Planet in star system nearest our Sun ‘may have oceans’
An artist’s impression of the planet Proxima b, orbiting the red dwarf star Proxima Centauri, released by the European Southern Observatory on August 24, 2016
A rocky planet discovered in the “habitable” zone of the star nearest our Sun may be covered with oceans, researchers at France’s CNRS research institute said Thursday.
A team including CNRS astrophysicists have calculated the size and surface properties of the planet dubbed Proxima b, and concluded it may be an “ocean planet” similar to Earth.
Scientists announced Proxima b’s discovery in August, and said it may be the first exoplanet—planet outside our Solar System—to one day be visited by robots from Earth.
The planet orbits within a “temperate” zone from its host star Proxima Centauri, some four light years from us.
It is estimated to have a mass about 1.3 times that of Earth, and orbits about 7.5 million kilometres (4.6 million miles) from its star—about a tenth the distance of innermost planet Mercury from the Sun.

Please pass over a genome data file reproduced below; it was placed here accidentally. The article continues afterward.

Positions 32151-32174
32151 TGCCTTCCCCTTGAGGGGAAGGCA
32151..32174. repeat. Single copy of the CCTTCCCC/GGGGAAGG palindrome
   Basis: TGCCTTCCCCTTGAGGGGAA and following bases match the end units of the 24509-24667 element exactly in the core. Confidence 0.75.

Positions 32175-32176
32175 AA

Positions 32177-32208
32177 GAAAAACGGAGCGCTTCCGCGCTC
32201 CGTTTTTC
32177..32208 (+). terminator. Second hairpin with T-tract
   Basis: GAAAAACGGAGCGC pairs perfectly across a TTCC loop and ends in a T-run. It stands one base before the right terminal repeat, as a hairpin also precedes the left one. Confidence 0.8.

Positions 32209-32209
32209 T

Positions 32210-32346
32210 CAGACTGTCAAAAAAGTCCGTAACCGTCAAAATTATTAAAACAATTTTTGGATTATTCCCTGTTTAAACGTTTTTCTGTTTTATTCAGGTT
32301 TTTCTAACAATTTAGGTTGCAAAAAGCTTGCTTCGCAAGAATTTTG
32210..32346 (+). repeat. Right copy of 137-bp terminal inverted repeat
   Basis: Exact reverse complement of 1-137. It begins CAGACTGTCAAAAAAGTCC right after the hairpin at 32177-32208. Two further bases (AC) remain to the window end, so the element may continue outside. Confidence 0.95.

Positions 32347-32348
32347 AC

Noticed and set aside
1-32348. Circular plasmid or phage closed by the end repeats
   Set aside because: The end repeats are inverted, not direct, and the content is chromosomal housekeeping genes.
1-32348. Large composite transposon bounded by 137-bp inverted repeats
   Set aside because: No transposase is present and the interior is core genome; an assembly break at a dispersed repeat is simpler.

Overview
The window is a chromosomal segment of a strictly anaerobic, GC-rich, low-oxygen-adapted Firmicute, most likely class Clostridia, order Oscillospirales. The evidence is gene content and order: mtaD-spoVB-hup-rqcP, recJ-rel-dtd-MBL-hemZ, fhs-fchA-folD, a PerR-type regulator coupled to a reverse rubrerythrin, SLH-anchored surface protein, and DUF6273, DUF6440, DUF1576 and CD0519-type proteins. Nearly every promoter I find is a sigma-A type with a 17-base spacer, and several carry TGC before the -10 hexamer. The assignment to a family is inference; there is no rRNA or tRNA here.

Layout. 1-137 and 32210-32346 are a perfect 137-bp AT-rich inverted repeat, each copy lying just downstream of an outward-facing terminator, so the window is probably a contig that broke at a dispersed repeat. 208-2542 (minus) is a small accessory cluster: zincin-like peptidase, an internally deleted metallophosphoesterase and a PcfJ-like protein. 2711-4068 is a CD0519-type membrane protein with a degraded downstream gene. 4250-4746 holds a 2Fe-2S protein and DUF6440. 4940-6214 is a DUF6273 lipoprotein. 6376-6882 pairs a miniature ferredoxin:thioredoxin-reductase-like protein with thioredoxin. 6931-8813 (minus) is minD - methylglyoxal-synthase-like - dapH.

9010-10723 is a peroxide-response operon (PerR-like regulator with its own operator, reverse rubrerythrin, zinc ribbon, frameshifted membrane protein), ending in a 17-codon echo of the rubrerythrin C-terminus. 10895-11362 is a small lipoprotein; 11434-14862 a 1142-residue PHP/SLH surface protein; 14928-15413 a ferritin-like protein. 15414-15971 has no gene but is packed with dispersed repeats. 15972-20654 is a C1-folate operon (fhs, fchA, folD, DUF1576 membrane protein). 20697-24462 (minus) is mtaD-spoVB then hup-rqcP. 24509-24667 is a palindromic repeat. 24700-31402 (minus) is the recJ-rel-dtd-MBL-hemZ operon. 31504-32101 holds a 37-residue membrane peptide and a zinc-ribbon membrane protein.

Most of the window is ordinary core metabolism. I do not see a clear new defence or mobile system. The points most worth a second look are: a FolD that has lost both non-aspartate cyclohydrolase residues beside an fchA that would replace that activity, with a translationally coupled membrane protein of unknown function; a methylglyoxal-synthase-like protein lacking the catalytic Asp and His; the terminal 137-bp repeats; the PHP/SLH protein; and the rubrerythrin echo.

“Contrary to what one might expect, such proximity does not necessarily mean that Proxima b’s surface is too hot” for water to exist in liquid form, said a CNRS statement.
Proxima Centauri is smaller and 1,000 times weaker than our Sun, which means Proxima b is at exactly the right distance for conditions to be potentially habitable.
“The planet may very well host liquid water on its surface, and therefore also some forms of life,” the statement said.
The size of exoplanets are generally calculated by measuring how much light they block out, from Earth’s perspective, when they pass in front of their host star.
But no such transit of Proxima b has yet been observed, so the team had to rely on simulations to estimate the planet’s composition and radius.
They calculated the radius was between 0.94 and 1.4 times that of Earth, which is 6,371 kilometres on average.